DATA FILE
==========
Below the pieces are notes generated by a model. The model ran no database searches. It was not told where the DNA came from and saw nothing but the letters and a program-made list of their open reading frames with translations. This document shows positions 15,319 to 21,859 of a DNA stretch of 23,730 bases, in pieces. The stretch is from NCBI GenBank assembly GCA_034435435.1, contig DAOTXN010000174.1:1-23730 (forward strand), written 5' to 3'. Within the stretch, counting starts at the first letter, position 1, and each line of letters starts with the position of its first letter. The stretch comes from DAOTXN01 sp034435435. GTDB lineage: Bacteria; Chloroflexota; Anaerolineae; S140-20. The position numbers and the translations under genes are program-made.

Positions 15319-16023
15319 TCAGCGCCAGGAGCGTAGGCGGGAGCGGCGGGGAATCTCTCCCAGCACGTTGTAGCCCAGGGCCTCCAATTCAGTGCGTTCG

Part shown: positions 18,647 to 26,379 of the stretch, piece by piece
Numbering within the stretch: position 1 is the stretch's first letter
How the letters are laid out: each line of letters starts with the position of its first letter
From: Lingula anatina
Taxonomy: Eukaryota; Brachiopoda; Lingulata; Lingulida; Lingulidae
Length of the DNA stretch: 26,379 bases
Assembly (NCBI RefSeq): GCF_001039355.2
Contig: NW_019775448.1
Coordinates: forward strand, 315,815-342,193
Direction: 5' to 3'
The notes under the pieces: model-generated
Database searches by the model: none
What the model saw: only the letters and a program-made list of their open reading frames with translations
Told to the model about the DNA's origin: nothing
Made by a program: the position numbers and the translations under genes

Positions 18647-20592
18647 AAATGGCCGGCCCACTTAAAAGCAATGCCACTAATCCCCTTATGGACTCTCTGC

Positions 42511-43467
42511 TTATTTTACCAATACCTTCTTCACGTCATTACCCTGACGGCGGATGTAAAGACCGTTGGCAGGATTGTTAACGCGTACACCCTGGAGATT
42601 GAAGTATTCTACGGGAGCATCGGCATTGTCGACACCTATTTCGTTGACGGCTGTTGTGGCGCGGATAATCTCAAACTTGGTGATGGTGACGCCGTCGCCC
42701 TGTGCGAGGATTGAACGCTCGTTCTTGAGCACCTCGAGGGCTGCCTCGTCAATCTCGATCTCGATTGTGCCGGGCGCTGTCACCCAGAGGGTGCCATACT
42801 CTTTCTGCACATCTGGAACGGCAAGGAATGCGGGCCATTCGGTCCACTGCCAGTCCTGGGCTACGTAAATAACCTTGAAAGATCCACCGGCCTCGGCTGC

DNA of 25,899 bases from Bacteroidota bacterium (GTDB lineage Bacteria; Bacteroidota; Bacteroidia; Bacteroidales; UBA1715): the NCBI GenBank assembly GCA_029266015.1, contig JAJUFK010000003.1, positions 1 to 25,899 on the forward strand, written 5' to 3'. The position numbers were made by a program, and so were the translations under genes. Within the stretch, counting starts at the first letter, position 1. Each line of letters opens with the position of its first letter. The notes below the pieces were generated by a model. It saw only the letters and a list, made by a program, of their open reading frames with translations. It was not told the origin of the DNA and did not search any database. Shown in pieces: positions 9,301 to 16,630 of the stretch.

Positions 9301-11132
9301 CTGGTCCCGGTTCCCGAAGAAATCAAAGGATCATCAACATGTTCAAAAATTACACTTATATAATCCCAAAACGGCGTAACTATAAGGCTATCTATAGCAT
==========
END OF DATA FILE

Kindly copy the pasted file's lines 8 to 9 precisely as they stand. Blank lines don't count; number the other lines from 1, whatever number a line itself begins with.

Taxonomy: Eukaryota; Brachiopoda; Lingulata; Lingulida; Lingulidae
Length of the DNA stretch: 26,379 bases